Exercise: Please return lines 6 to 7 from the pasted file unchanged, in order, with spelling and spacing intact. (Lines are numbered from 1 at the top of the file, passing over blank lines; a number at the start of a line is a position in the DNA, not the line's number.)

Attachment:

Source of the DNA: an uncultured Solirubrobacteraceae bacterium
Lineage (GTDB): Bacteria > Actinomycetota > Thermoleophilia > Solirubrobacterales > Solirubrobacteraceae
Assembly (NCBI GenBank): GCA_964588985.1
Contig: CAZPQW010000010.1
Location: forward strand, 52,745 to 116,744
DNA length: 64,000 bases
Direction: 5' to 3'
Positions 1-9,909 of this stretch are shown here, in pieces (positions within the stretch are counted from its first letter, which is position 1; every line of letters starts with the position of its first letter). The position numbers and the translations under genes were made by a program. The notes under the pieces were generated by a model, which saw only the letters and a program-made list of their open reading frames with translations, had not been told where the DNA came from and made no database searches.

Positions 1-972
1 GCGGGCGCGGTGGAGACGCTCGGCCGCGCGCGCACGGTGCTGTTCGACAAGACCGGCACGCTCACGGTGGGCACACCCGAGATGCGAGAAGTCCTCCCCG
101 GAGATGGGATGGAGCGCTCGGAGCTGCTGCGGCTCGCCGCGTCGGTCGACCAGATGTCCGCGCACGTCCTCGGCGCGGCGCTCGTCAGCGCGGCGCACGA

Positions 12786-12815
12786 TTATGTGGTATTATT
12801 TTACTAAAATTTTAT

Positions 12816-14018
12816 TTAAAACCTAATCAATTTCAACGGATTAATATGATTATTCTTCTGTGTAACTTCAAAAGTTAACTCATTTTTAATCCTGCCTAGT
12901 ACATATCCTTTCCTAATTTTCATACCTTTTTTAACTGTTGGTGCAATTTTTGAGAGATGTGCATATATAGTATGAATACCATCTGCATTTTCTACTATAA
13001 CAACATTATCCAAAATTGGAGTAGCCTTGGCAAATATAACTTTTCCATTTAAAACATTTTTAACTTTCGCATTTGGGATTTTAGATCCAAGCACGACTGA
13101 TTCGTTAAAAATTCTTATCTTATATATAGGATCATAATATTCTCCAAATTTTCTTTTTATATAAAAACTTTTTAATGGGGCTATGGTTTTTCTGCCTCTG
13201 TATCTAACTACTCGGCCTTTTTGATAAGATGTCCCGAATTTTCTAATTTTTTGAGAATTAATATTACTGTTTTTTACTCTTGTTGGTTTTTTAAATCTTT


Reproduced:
DNA length: 64,000 bases
Direction: 5' to 3'